Metabolic models

Simulations have been performed using the E. coli GEM iAF1260 and the S. cerevisiae GEM iTO977 [29, 30]. iAF1260 consists of 1260 metabolic genes, 2077 reactions and 1039 unique metabolites. iTO977 has four compartments, namely cytoplasm, mitochondrion, peroxisome, and extracellular. iTO977 consists of 977 unique genes, 1566 reactions and 1353 metabolites. Models were obtained from supplementary files from previously published studies by Feist et al. and Österlund et al. [29, 30].


We obtained data published by Ishii et al., Holm et al. and Gerosa et al. for E. coli, and by Rintala et al. for S. cerevisiae, where both expression data and 13C flux were measured under identical conditions [21,22,23,24]. Flux measurements and expression data after pre-processing are given in Additional file 2 and Additional file 3, respectively.

Model simulations

Maximization of flux through the biomass synthesis reaction was set as objective for the FBA problem in order to simulate growth. For the simulations, constraints related to nutrient uptake (bounds of the corresponding exchange reactions) were modified and experimental values from the respective datasets were used instead. Calculations presented in this manuscript have been performed using MATLAB R2017b (The Mathworks, Inc.) with Gurobi Optimizer 6 (Gurobi Optimization, Inc) and the COBRA Toolbox v2.0[31]. SBMLToolbox was used to convert a SBML (Systems Biology Markup Language) model into a MATLAB data structure [32].

Sampling the steady state

Sampling the steady-state flux space was performed using the random walk algorithm artificial centering hit-and-run (ACHR) [33]. Sampling the solution space allows us to investigate the flux distributions that satisfy the steady state condition. The ACHR algorithm method chooses an initial point within the solution space. It then calculates warm-up points from the initial point using several iterations of a basic hit-and-run algorithm [34]. These warm-up points are stored as columns of a matrix \(W\), and an approximate centre, \(s\), is calculated. The direction for the next iteration from a sample point, \({x}_{m}\), is chosen by randomly taking one-point \(y\) out of the matrix \(W\) and applying the direction vector of y and \(s (y\to - s\to )\) to \({x}_{m}\). At each iteration, the newly calculated point, \({x}_{m}+1\), is substituted randomly into \(W\) in the place of a previously calculated point [34]. After each iteration, approximate values of the centre are recalculated.

Here, in each sampling procedure, 10,000 randomly distributed points were computed with 200 iterations between each point. All sampling calculations were done in MATLAB version R2017b using the COBRA toolbox v2.0 and Gurobi solver version 6 [3].

Availability of data and materials

All data generated or analysed during this study are included in this published article (and its Additional files).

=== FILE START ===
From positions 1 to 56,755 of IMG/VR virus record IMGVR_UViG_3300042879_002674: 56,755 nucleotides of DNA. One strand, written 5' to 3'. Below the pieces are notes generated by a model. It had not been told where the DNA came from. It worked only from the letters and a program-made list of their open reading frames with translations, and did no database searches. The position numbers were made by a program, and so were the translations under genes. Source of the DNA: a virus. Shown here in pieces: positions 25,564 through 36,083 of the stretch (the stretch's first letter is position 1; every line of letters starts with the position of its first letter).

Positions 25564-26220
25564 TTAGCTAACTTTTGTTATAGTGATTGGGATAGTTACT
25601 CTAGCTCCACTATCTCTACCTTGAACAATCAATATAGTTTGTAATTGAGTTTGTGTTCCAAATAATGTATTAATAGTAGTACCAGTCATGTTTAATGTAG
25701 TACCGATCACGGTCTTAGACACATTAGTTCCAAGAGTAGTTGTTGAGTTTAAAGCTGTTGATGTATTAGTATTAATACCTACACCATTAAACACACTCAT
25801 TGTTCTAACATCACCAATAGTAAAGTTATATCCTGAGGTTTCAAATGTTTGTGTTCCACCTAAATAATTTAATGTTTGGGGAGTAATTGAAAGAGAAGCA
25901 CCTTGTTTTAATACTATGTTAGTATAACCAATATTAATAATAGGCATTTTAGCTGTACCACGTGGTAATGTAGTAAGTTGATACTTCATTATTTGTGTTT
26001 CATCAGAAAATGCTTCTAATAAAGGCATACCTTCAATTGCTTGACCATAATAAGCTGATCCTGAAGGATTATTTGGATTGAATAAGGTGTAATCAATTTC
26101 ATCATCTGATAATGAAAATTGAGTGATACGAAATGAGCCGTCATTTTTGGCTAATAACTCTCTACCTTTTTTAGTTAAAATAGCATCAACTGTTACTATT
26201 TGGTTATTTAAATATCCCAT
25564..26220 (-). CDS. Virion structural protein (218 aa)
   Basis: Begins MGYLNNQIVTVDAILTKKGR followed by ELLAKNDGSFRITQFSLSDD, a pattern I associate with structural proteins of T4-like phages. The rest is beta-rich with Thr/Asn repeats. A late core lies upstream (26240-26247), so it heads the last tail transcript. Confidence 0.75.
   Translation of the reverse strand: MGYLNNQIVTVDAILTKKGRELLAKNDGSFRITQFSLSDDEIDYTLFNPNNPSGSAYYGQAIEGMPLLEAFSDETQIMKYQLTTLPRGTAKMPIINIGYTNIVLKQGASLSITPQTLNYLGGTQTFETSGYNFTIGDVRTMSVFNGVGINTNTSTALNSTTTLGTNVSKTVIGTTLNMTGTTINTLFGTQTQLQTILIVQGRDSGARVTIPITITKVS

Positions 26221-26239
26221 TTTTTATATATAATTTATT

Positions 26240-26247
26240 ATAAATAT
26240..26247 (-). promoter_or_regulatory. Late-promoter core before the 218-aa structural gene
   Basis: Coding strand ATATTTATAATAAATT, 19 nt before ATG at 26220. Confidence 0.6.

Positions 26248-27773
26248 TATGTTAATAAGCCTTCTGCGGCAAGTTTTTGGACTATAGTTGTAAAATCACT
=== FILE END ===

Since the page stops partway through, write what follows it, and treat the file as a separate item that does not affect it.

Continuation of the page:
Artificial centering hit-and-run


Adenosine triphosphate


Flux balance analysis


Genome scale metabolic model




Reduced nicotinamide adenine dinucleotide


Proportionality constant


Ribonucleic acid


Systems Biology Markup Language


  1. Fischer HP. Mathematical modeling of complex biological systems: from parts lists to understanding systems behavior. Alcohol Res Health. 2008;31(1):49–59.

    PubMed  PubMed Central  Google Scholar 

  2. Lerman JA, Hyduke DR, Latif H, Portnoy VA, Lewis NE, Orth JD, Schrimpe-Rutledge AC, Smith RD, Adkins JN, Zengler K, et al. In silico method for modelling metabolism and gene product expression at genome scale. Nat Commun. 2012;3:929.

    Article  Google Scholar 

  3. Bordbar A, Monk JM, King ZA, Palsson BO. Constraint-based models predict metabolic and associated cellular functions. Nat Rev Genet. 2014;15(2):107–20.

    Article  CAS  Google Scholar 

  4. Martins Conde PR, Sauter T, Pfau T. Constraint based modeling going multicellular. Front Mol Biosci. 2016;3:3.

    Article  Google Scholar 

  5. Thiele I, Swainston N, Fleming RM, Hoppe A, Sahoo S, Aurich MK, Haraldsdottir H, Mo ML, Rolfsson O, Stobbe MD, et al. A community-driven global reconstruction of human metabolism. Nat Biotechnol. 2013;31(5):419–25.

    Article  CAS  Google Scholar 

  6. Sinha N, Suarez-Diez M, van Schothorst EM, Keijer J, Martins Dos Santos VAP, Hooiveld G. Predicting the murine enterocyte metabolic response to diets that differ in lipid and carbohydrate composition. Sci Rep. 2017;7(1):8784.

    Article  Google Scholar 

  7. Orth JD, Thiele I, Palsson BO. What is flux balance analysis? Nat Biotechnol. 2010;28(3):245–8.

    Article  CAS  Google Scholar 

  8. Schuetz R, Kuepfer L, Sauer U. Systematic evaluation of objective functions for predicting intracellular fluxes in Escherichia coli. Mol Syst Biol. 2007;3:119.

    Article  Google Scholar 

  9. Kim MK, Lun DS. Methods for integration of transcriptomic data in genome-scale metabolic models. Comput Struct Biotechnol J. 2014;11(18):59–65.